The Turner Report has had wide press coverage, although that does not necessarily mean that it has served to straighten out the problems that exist in the pensions industry. And with the very clear internal tensions within the government it is a little uncertain how much of the report will be adopted in some future Pensions Act, but the diagnosis seems uncontentious – longer living being the key to it.
Some observers have suggested that living longer should not be a problem with growing living standards, but experience in the US indicates that such increases in living standards are not guaranteed. And, of course, the mortality statistics may be misleading. Nonetheless, there is a growing consensus that while in 1908 people were expected to live for 3 years on pension when the pension age was 70, life is likely to last for nearly three decades when the pension age is 60. To have around half the population walking around on zimmer frames and contributing nothing to the national economy seems a generosity too far. The complaint from the unions that it is unfair to expect lower earners and manual workers to work much past 65 is not unreasonable – but ignores the fact that there are less strenuous occupations which can involve older employees as time goes on.
By and large Turner has produced a sensible and balanced survey of the issues. But it is not without its idiosyncracies, largely driven one suspects by the facts that its authors have had little involvement in either working at the metaphorical workface, or actually running a business.
The one major objection to the report is the complete failure, other than in the odd throwaway remark, to examine why there has been such a rapid decline in workplace pension provision, despite the fact that such provision survived previous stockmarket collapses and demographic shifts. The one common factor of complaint amongst employers, employees and IFAs is that the pension system, both state and private, is far too complicated.
The state system, with a basic state pension in at least four different varieties, and based on an uncertain contributions record, especially for carers and women, and with a second state pension comprising a mix of SERPS and S2P of earnings related and flat rate and either contracted-in or contracted-out, and with a third state pension which is means tested in two ways (one for the lower-paid and another for the higher-saved) is complex beyond belief. And to have around 80 per cent of people over 65 with a cost approaching an increase of 13p in income tax is clearly unsustainable and unmanageable. It has to be simplified – and the Turner Report accepts that – but does little about it apart from phasing in changes over thirty years in an even more complicated fashion and adding a fourth semi-state pension with another form of contracting-out.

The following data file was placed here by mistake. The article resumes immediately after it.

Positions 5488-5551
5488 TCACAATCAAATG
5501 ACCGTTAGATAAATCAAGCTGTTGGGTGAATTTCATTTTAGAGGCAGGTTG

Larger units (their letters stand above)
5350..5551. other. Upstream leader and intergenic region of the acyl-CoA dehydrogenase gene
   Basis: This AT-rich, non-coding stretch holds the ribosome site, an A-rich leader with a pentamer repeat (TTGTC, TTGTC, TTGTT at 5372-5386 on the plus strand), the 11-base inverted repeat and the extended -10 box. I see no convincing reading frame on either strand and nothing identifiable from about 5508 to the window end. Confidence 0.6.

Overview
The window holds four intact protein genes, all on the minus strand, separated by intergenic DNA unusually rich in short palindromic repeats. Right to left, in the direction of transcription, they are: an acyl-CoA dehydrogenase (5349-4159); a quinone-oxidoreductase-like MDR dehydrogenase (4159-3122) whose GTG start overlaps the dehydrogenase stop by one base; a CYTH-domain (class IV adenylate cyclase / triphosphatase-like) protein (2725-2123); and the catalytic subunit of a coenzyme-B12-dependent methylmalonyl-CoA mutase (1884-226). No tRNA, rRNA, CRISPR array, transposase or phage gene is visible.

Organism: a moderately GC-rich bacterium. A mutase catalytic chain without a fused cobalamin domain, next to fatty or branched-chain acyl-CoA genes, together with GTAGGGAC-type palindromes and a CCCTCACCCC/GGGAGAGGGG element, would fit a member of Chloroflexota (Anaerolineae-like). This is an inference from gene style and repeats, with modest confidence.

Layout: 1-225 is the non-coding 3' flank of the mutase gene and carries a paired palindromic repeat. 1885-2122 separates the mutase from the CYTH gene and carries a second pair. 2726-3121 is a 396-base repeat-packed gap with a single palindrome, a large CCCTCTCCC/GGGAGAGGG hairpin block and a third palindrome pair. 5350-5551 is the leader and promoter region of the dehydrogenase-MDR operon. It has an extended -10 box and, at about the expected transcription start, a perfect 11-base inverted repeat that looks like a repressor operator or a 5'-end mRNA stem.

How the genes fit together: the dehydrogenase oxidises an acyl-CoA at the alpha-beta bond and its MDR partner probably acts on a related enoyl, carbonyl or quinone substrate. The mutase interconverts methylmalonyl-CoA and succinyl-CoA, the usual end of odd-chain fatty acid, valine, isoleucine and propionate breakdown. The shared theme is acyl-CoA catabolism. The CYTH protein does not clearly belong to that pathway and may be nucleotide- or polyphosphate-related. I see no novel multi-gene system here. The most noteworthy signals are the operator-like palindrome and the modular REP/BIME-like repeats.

The soft-compulsion arrangements (NPSS) sound superficially attractive. But with a decent state scheme, why should the state be involved in private provision, in running or even sub-contracting a national system with all the EDS, NIRS2, CSA and tax credit risks attached, and distorting investment of UK capital markets (towards gilts and away from risk capital). It seems unattractive.
The report also ignores the complexity of the incoming tax arrangements, so encouragingly called simplification. By April 2006 we will have 200 pages of impenetrable primary legislation, 150 pages of statutory instruments, similarly complex, and 1000 pages of guidance notes to explain it all. One of the reasons that people prefer property as an investment is the fact they can understand a house, but are deeply confused about a pension. There will be little future for the pensions industry without some serious simplification – and the Report does little to address that this fact.
And most curiously the report distorts the issue of annuities. The real reason why annuities are so difficult to obtain, and are perceived to be so expensive, is the bizarre regulations concerning the kinds of annuities that can be issued, the highly complex and confusing alternatively secured provisions, and the regulatory requirements for capital and reserves. The suggestion that the government issue a new form of bond may be helpful, but addresses the symptoms rather than the cause.
One of the remarks made by Lord Turner was that once the report was out in the public domain, he expected to move on from pensions. This reflects one of the essential drawbacks to the report – it lacks practicality. Lord Turner has the strengths and weaknesses of management consultants, which is where he spent his working life – brilliant on ideas and presentation, slightly less involved in implementation. The next report, perhaps a white paper or a green paper from the Department for Work and Pensions, needs to take the best from Turner and eradicate the second state pension, eradicate contracting-out, and simplify, truly simplify, the tax and DWP rules for pensions. Then the industry can get its teeth into the problem, and make sure that with an understandable system, people will be prepared to look after themselves in their old age.